Katja Jonsas: Leading and Living. Women and Academic Leadership in Finland and the UK
Katja is currently working on a European Union MSCA funded research project Universities in the Knowledge Economy (UNIKE). In her work she explores the relationship between management and gender. Drawing on semi-structured interviews conducted with academic women working in business schools both in Finland and in the UK, this research explores how the careers of academic women have been shaped by academic, managerial and gender practices. Katja holds a BA in Social and Cultural Anthropology from University of Helsinki and a MSc in Social Research from VU University, Amsterdam. Her research interests are gender, higher education policy and exclusion from and inclusion to academia.
Catherine Kelly: An Exploration of Epistemic Imbalances in Group Work Decision Making Processes
Catherine's research has focused on identifying influences which impact on the ways in which knowledge is co-created within small groups. In particular, this has entailed exploring how group deliberation processes may be swayed by factors which are unrelated to the epistemic value of the participants' perspective, resulting in problems of epistemic imbalance. Catherine's professional background has been as a business researcher in investment banking and in the context of a range of business judgement failures in recent years, it seemed important to look at group deliberation processes in more depth. In her academic work, she has sought to find new ways to conceptualise this issue, through focusing on how langauge usage may reflect varying capacities and/or willingness to engage with different perspectives in the group context.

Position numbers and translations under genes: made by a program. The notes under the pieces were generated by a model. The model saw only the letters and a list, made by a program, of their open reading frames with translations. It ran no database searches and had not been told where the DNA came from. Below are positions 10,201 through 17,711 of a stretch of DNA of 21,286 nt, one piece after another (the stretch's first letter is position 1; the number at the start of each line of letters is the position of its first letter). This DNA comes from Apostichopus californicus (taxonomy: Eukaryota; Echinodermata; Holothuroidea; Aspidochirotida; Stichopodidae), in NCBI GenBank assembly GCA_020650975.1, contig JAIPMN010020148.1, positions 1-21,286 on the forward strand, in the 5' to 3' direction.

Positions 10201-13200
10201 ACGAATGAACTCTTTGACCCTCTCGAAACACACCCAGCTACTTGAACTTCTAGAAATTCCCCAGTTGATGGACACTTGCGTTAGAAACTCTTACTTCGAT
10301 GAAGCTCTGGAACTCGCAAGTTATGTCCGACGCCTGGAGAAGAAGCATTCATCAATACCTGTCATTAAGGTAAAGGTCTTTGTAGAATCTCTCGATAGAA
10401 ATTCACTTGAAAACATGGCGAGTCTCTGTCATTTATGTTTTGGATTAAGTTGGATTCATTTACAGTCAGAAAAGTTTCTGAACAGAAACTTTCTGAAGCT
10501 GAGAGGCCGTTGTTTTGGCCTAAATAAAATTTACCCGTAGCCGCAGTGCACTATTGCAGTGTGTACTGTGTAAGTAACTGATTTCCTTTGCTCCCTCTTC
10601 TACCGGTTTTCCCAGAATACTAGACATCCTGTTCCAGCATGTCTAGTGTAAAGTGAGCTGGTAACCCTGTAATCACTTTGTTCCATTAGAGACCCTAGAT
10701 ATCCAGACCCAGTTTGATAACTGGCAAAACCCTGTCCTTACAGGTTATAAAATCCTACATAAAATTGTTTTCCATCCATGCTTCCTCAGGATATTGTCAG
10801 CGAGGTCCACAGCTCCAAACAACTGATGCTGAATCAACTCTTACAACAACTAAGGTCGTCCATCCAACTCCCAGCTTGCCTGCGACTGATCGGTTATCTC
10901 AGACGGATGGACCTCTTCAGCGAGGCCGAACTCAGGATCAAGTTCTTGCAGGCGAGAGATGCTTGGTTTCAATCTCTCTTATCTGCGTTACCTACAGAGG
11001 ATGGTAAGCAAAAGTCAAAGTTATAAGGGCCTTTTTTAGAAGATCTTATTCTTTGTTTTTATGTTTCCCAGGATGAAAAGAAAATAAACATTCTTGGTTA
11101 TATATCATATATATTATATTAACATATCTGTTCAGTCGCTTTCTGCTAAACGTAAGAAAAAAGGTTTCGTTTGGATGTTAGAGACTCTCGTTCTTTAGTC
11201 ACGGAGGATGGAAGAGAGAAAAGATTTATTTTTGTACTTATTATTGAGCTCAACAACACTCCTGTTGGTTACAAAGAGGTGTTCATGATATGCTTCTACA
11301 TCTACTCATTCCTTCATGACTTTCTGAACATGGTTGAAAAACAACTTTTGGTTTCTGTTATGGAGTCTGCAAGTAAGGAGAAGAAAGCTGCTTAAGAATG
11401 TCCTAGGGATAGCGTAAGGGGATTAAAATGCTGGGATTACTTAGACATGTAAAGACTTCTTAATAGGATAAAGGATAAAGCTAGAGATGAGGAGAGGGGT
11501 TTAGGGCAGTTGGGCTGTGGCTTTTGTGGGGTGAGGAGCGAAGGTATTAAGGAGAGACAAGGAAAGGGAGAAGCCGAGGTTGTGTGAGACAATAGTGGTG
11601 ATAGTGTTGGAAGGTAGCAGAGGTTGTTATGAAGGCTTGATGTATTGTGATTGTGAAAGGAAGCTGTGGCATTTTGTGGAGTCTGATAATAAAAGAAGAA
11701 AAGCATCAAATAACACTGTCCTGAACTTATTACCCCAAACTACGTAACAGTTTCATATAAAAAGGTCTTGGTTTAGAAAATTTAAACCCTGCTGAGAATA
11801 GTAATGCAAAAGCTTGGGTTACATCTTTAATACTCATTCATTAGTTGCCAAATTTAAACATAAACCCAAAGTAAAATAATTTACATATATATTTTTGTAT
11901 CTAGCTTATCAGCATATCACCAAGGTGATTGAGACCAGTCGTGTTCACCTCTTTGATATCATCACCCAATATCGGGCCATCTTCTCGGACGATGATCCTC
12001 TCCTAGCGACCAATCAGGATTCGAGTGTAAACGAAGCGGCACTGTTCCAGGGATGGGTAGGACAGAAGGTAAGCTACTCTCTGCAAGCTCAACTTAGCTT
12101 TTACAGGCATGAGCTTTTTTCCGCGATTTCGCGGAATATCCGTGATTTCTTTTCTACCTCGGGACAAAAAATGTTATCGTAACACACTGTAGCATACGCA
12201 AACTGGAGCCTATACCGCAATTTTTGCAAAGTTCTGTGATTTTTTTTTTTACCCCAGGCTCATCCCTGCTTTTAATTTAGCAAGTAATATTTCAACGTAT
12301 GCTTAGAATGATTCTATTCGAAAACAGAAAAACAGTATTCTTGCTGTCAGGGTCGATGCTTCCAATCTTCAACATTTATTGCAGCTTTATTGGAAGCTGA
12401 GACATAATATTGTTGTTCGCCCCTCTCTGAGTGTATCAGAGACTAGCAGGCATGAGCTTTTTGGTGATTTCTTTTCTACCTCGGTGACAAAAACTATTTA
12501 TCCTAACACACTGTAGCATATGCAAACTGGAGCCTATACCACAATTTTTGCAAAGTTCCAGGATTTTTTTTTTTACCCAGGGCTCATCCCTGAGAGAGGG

Joanne Mackowski: Stirring the pot: Defence Change and the Monstrous Regimen of Women
Joanne's research focuses on the changing twenty-first century conception of British defence, in the context of the draw down to the 2014 end of British combat campaign in Afghanistan. She argues that the very notion of defence is a social construct, and explores alterations to gender roles, as expressions of wider and more fundamental changes to defence as a whole. In particular, she examines how and why women’s defence roles have changed, what effects these changes have on the identity of individuals and organisations, and what implications there are for defence leadership.
Viktorija Mano: The Vulnerability of a Small Open Economy in a Situation of Global Fiscal Crisis: The impact of the Greek debt crisis on the FDI in Macdeonia
Viktorija'a area of research is development economics and economic geography. The aim of her thesis is to explore the impact of this crisis on the relationship between two small countries—Greece and Macedonia - who are deeply intertwined and involved in the on-going financial crisis in Europe. Through this she hopes to draw general lessons about the impact of financial liberalisation (FL) on small economies, and to critically evaluate the dominance of a regime of free capital movement, as proposed by international financial institutions (IFI) including the International Monetary Fund (IMF).
Paola Andrea Raffaelli: Social & Solidarity Economy in the Context of Global Economic Crisis: A comparison across the experiences of Argentina and the UK